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Today Nokia revealed its interim financial results for Q2 2012.  Nothing too shocking, really.  Keep in mind that this is a company that was once the largest phone manufacturer in the world, driven by Symbian and feature phones. Nokia now has to find its place in the smartphone market, and this position will really depend upon the market success of Microsoft’s Windows Phone platform. 

With that in mind, Nokia shipped 4 million Lumia phones during Q2.  It may seem like a drop in the bucket compared to iPhone or Samsung (Android) numbers, but when you compare it against RIM’s latest quarter (the shipped 7.8 million BlackBerry phones), it shows some forward momentum. 

Overall, Nokia sold 73 million phones. That’s 69 million non-Lumia phones. The company’s huge challenge is to hang onto the low end of the feature phone market (under attack from Android) while also converting many of its Symbian smartphone users onto Nokia-branded Windows Phone products in the future.  It’s a tall order, but Nokia has a pretty good fighting chance...

In terms of financial results, Nokia Corporation did 7.5 billion EUR in net sales, including the Nokia Siemens infrastructure division.  4 billion EUR came from devices and services.  The operating margin for this device & service business stands at negative 9.1%, which is obviously something Nokia hopes to change as it cuts costs and restructures its business.

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Cash-wise, Nokia is in pretty good shape.  They’ve got 4.2 billion EUR in net cash and, while not publishing a full cash flow statement yet, appear to be holding onto that number.  They’re losing money on hardware sales but they are getting a juicy quarterly payment from Microsoft to the tune of $250 million (196 million EUR), and they also get an annual minimum software royalty payment that comes pretty close to this level.  

Nokia’s disclosure says:

“Our agreement with Microsoft includes platform support payments from Microsoft to us as well as software royalty payments from us to Microsoft.  In the second quarter 2012, we received a quarterly platform support payment of USD 250 million (approximately EUR 196 million). Under the terms of the agreement governing the platform support payments, the amount of each quarterly platform support payment is USD 250 million. We have a competitive software royalty structure, which includes annual minimum software royalty commitments. Minimum software royalty commitments are paid quarterly. Over the life of the agreement, both the platform support payments and the minimum software royalty commitments are expected to measure in the billions of US dollars. The total amount of the platform support payments is expected to slightly exceed the total amount of the minimum software royalty commitments. In accordance with the contract terms, the platform support payments and annual minimum software royalty commitment payments continue for a corresponding period of time.”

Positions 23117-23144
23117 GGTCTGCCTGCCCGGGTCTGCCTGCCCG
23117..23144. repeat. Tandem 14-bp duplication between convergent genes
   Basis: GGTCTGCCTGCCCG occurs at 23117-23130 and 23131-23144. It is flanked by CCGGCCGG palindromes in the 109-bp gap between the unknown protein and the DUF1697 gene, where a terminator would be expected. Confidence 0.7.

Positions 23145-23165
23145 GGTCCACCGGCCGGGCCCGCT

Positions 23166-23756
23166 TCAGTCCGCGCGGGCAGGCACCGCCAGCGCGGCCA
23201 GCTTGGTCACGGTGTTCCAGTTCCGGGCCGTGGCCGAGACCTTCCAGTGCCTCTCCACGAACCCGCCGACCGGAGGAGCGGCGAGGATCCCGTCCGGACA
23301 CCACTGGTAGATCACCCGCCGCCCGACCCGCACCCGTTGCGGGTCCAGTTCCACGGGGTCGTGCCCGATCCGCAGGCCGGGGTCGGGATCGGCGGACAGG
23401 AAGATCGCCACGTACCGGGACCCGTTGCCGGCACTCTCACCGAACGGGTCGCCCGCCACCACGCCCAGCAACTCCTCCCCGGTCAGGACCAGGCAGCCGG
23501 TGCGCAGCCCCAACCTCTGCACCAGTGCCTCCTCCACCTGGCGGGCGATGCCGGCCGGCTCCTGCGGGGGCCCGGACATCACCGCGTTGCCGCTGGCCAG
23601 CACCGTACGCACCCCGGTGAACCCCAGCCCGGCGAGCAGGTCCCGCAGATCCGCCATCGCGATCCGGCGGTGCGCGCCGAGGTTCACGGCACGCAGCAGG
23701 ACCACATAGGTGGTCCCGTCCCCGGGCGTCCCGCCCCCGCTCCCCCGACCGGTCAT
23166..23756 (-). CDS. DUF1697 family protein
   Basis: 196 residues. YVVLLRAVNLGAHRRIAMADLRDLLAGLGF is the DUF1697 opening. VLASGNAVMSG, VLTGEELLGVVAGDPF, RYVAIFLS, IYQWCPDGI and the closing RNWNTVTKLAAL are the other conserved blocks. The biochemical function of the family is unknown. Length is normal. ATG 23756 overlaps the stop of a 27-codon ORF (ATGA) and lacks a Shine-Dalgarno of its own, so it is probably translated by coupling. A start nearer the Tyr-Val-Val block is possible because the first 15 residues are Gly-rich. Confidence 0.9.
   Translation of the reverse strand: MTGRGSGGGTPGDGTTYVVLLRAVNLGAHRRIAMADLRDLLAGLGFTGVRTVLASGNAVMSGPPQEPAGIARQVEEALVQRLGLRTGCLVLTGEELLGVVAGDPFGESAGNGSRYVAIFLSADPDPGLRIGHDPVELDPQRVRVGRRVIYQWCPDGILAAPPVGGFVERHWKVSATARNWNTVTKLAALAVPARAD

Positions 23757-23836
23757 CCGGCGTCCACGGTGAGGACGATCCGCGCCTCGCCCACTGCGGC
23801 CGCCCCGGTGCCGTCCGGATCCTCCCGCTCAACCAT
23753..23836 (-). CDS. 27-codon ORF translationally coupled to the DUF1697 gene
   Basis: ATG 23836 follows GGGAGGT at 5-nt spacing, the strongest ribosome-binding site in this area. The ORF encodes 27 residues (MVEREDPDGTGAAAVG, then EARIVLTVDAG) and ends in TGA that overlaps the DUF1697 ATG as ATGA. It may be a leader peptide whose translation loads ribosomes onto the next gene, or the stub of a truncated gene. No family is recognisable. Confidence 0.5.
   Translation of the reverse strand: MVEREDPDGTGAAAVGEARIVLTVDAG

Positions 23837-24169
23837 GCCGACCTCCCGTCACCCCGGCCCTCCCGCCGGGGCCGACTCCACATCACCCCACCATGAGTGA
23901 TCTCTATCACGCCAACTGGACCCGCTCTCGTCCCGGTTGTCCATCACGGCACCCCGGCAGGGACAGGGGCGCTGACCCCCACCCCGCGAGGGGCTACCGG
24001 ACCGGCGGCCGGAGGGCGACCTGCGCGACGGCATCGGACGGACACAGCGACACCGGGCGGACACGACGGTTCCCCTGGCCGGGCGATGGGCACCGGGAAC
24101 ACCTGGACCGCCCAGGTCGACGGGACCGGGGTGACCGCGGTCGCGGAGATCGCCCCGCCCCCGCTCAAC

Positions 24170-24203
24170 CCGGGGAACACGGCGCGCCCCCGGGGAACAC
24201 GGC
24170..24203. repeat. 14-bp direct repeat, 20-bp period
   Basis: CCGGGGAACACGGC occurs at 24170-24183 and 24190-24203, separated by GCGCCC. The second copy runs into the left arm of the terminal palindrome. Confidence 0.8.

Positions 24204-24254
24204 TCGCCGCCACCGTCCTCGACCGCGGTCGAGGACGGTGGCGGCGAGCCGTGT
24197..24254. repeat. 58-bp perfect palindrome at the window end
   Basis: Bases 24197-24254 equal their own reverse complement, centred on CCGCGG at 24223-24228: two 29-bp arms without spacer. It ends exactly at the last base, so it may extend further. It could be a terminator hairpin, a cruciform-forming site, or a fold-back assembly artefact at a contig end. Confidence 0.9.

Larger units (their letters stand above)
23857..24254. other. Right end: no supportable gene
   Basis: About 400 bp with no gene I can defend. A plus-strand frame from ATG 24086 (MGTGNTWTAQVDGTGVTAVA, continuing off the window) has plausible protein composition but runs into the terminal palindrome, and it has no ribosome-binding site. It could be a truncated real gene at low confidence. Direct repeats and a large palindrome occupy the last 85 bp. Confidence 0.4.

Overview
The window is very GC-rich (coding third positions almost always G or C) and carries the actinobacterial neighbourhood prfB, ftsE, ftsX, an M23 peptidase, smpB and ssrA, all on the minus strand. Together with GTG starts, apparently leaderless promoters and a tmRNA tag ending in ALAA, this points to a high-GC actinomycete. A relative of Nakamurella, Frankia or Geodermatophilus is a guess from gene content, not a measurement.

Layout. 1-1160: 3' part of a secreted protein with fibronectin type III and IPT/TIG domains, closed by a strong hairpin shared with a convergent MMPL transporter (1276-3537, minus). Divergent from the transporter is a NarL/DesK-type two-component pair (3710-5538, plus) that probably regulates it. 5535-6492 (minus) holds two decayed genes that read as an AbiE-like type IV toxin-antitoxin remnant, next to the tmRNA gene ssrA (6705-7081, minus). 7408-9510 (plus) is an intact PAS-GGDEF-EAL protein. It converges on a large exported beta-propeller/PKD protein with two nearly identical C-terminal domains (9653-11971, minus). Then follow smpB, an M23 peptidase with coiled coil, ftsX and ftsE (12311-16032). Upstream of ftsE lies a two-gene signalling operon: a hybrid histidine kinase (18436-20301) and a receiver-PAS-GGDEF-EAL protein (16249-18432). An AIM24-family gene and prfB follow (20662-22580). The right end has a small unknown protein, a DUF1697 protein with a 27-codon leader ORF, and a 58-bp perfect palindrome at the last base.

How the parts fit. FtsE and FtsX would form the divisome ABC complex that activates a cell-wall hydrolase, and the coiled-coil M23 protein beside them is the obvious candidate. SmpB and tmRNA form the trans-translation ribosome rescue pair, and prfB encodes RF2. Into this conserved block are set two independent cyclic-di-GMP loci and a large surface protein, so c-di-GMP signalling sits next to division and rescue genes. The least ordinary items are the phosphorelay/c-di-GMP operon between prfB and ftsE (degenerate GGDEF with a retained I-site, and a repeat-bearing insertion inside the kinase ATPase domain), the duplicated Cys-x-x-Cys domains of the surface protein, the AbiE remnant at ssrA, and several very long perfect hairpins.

Given that Nokia is the largest (and some might say only serious) supporter of Windows Phone, Microsoft’s future in mobile depends upon the success of Nokia.  Hence the platform support payments. 

Q3 is not going to be pretty.  Nokia said to expect continued losses in the hardware business, and a transition period in advance of the release of Windows 8.  The parallels to RIM here are very strong.  Nokia will see weakening demand for Symbian, and even the existing Lumia phones (non-upgradeable to Windows 8), just as RIM will see weakening demand for BlackBerry 7.  Both firms are racing to get their next platforms out, running a brand new operating system intended to carry them through the next decade of mobile computing.

The good news for Nokia is they’ve got cash, they are aggressively restructuring to avoid bleeding cash, and they have huge financial support from Microsoft as the company goes through the biggest transition of its existence.

As of this writing, Nokia's stock is up 15% to $1.80 a share and had hit a high of $1.96. That contrasts with the low of a $1.63 a few days ago meaning the market seems to be responding well to the news today.

(Chris Umiastowski is a contributing writer to the Mobile Nation network. You can see the rest of his posts here at AndroidCentraliMore and Crackberry.)